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Our daughter is a mother of a minor child born out of wedlock

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Our daughter is a mother of a minor child born out of wedlock in Tulsa, Oklahoma. She is facing a motion filed by the biological father asking for "Sole and Exclusive Custody" of her son. As I understand Oklahoma Code Title 10, Sections 104 and 106, the bio-father should have no standing with regard to this motion. Is this the case?

LawHelpNow :


LawHelpNow :

Can you please tell me if there's been any termination of parental rights (relinquishment either voluntary or involuntary) by the biological father?

LawHelpNow :


LawHelpNow :

Ben, J.D.

Customer: replied 3 years ago.

There has been no termination of parental rights by the father.


Hello Kirk,

My name isXXXXX'm a licensed attorney. Glad to try and help out.

Sure sorry for the circumstances, truly. My heart goes out to you.

Accordingly, I'll speak plainly rather than doing you good folks the disservice of misleading you or lying. I have every sympathy to your daughter, but I feel you deserve a candid and truthful answer. So, here goes. There are two steps, namely: (1) establishing paternity; and (2) adjudicating custody. In other words, as long as he truly is the biological father (either by admission, such as voluntary listing on the birth certificate, or established by genetic testing), he fully enjoys standing when it comes to parenting matters such as visitation, custody and support.

Regarding the statutory provisions you cited, neither of these strips a biological father of such standing:

Oklahoma Code §104. Support and education.

The parent entitled to the custody of a child must give him support and education suitable to his circumstances. If the support and education which the parent having custody is able to give are inadequate, the other parent must assist to the extent of his or her ability.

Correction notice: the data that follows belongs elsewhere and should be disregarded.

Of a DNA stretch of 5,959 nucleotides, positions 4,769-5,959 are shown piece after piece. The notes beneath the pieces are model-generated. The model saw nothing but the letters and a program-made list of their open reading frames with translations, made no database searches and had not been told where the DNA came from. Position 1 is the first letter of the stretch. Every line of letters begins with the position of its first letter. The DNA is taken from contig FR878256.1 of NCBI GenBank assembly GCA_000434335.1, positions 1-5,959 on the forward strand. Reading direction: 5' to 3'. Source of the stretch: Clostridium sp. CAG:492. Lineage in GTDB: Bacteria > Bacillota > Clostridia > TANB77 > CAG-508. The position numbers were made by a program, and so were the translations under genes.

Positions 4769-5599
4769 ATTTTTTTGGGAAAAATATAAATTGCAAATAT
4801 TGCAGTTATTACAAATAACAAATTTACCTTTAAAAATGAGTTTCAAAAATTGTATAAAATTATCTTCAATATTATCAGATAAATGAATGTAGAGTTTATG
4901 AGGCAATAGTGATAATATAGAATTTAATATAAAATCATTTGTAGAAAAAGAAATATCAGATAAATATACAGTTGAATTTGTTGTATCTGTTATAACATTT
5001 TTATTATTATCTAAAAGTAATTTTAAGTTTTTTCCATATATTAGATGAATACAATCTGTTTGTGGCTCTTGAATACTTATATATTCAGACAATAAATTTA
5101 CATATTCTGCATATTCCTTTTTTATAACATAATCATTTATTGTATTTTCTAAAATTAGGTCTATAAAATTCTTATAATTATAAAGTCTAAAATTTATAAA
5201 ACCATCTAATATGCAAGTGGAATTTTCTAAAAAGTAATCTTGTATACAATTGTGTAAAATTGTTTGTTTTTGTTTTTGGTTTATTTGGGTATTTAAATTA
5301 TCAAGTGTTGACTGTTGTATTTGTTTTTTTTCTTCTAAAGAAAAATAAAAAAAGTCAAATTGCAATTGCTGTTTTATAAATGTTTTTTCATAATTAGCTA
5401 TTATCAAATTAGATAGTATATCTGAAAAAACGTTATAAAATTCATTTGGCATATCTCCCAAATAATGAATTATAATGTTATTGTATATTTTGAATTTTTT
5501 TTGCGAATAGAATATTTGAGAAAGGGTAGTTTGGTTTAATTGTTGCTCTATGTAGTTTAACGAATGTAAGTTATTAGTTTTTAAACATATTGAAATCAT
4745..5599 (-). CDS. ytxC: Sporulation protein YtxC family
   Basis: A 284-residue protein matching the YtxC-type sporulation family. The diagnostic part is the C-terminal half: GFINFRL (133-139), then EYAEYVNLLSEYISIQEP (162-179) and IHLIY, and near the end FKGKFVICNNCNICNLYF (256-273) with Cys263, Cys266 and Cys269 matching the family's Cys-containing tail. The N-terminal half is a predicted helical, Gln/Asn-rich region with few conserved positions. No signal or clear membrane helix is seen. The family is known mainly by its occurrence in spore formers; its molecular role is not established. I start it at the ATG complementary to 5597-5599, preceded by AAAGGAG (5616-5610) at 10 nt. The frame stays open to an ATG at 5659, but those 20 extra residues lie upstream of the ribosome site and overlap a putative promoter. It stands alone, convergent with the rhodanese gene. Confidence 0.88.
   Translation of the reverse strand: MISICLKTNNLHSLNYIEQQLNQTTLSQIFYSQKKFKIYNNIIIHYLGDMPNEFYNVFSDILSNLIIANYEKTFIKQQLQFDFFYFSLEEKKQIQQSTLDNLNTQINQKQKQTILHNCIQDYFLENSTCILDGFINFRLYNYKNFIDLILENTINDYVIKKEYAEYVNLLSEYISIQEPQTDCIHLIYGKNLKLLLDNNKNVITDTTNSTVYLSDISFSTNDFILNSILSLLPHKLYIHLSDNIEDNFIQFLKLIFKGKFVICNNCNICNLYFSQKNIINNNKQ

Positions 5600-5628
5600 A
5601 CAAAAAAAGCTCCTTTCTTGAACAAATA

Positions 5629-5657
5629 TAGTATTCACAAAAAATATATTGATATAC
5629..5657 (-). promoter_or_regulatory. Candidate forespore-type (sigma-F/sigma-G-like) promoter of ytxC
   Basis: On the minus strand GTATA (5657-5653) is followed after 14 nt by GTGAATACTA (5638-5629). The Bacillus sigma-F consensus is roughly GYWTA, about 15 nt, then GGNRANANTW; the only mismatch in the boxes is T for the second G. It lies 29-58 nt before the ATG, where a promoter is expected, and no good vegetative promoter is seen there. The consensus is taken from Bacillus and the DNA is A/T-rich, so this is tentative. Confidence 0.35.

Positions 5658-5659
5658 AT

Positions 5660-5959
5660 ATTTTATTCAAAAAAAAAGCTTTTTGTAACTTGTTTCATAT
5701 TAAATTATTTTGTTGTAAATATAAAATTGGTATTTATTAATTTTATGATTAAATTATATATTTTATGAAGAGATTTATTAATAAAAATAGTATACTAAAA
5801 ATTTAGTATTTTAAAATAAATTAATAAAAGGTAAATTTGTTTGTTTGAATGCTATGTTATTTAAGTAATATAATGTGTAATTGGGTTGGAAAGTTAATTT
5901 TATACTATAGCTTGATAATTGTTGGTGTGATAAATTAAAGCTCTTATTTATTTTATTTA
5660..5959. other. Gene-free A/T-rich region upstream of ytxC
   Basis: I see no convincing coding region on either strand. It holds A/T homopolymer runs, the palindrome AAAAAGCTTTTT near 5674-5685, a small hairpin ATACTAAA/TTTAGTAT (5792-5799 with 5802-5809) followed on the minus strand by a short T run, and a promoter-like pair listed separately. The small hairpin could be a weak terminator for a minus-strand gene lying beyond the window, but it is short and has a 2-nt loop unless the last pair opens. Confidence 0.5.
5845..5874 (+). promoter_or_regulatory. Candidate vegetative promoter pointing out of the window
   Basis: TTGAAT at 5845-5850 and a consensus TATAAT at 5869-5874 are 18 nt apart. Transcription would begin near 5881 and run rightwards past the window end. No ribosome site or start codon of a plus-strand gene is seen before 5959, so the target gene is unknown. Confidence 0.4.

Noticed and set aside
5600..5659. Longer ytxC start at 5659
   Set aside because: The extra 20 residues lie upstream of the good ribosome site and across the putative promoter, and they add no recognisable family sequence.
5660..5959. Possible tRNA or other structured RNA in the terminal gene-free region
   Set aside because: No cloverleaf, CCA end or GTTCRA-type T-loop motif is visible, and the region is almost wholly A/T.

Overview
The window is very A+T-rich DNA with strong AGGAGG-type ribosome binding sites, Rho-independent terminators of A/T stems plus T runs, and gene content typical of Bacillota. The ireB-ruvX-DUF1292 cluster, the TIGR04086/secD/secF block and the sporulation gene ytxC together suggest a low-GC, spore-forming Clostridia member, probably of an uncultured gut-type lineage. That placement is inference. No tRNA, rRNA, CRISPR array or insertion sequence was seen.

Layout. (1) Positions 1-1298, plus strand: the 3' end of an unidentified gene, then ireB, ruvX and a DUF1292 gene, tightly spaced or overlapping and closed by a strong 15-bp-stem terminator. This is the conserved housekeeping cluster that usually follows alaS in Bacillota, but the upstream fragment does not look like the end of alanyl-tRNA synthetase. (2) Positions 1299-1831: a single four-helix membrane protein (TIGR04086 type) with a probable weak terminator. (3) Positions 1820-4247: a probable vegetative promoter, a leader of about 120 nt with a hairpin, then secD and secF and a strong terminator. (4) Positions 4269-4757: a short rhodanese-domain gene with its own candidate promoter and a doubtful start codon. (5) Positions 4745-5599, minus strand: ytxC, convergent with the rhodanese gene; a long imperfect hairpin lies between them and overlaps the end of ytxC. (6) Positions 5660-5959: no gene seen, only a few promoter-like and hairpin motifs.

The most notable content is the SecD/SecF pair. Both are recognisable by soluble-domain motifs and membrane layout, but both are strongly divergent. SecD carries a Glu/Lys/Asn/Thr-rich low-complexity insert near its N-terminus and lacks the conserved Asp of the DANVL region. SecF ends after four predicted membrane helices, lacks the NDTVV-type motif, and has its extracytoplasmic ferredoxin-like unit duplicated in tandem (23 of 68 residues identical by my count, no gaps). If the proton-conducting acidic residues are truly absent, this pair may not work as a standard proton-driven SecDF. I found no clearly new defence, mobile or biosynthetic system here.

Oklahoma Code §106. Custody of child born out of wedlock.

Except as otherwise provided by law, the mother of an unmarried minor child born out of wedlock is entitled to the care, custody, services and earnings and control of such minor.

In fact, the issue of gender preferences has been eliminated in modern jurisprudence, meaning both parents enjoy equal footing in determining what is in the best interests of the child. Now, having said all of that, there are numerous reasons why the relief being sought may absolutely well be denied. But, as to the foundational and prudential issue of legal standing to bring suit, I regret to say it's without dispute that a biological father does enjoy such.

If you have a follow-up question or need clarification, please just say the word by using "reply" to reach me.

I truly hope all works out for you and your family.

Take care,

Ben, J.D.

LawHelpNow and other Family Law Specialists are ready to help you
Hello Kirk,

I enjoyed working with you recently.

How are things going?

Is there anything else I can do to help?

Please just let me know.


Ben, J.D.

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